Mirrors in the desert reflect future energy

The first tribes to live in what is now San Bernardino in California called it "The Valley of the Cupped Hand of God".

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PARIS // The first tribes to live in what is now San Bernardino in California called it "The Valley of the Cupped Hand of God".

Today its desert is home to the construction site of what developers hope will be the world's biggest solar power plant - a field of more than 165,000 mirrors to concentrate the sun's energy. The mirrors will reflect sunlight on to three towers containing a liquid that, when heated, makes the steam to drive electricity turbines.

The companies behind the project - the US solar company BrightSource and its investor Alstom, a French power conglomerate - hope the solar tower, scheduled to be completed in 2013, will serve as proof that the tower technology works in the desert and can be brought to the Middle East.

Among their targets is Abu Dhabi, with which "preliminary discussions" have taken place for a plant in the range of 130 megawatts, said Robert Gleitz, the vice president of marketing for Alstom Power.

"What they are looking for is to have a demonstrated technology," Mr Gleitz said at Alstom's Paris headquarters. "It's obviously not going to cover the whole country; 130 for Abu Dhabi is obviously a small project, but it's a starting point."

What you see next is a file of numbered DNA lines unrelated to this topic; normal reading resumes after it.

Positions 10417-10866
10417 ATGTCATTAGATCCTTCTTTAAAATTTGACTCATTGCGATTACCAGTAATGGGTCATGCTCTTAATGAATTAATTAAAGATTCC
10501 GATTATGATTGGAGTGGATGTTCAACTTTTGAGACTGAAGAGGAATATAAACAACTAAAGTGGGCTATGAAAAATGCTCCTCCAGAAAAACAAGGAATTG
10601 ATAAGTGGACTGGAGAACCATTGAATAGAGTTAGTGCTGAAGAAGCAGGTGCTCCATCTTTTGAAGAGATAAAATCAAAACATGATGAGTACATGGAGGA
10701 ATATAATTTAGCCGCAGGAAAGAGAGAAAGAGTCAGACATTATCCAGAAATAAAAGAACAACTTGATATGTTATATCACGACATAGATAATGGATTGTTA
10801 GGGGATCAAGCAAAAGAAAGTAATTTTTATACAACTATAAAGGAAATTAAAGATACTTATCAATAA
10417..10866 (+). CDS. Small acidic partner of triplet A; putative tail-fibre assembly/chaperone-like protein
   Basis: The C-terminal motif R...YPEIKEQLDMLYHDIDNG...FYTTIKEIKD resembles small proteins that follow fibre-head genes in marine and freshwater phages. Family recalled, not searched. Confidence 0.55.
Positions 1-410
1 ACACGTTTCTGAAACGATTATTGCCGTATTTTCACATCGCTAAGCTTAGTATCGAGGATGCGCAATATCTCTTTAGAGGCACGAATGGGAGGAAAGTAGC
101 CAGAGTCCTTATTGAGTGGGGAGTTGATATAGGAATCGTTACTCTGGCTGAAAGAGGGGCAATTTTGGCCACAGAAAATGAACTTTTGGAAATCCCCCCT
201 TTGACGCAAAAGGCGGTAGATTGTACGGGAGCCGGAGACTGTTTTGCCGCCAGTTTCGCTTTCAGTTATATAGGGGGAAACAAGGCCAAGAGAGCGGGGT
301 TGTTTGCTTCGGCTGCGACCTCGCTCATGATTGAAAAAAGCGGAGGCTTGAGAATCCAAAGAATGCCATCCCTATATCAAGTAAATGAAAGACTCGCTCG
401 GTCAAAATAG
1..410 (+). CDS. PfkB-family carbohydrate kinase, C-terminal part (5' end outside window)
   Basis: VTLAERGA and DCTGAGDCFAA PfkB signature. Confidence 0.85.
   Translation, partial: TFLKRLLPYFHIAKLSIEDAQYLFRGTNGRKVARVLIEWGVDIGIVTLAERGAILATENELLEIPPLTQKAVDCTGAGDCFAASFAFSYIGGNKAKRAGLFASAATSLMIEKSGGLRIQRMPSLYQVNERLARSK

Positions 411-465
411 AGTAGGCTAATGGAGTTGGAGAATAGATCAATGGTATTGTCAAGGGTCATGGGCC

The emirate aims to draw 7 per cent of its power from renewables by 2020, part of the drive behind a 100-megawatt solar thermal plant under construction and plans for a 100-megawatt array of solar panels to convert sunlight directly into electricity. Industry executives estimate that to reach the 2020 target, Abu Dhabi needs to build a 100-megawatt renewable-energy plant every year.

Masdar, the clean-energy company owned by the Abu Dhabi Government and the developer of the two solar plants, has not announced plans for a large-scale solar tower in the emirate. But it is involved in solar tower technology.

Researchers at the Masdar Institute, the company's university, are testing a small tower that directs sunlight collected at the top to the bottom, where the liquid is heated. That means the liquid does not have to travel up and down within the tower, minimising energy loss, the researchers hope.

In Spain, a Masdar joint venture has built a solar tower containing molten salt, which can store heat so that it can produce energy through the night.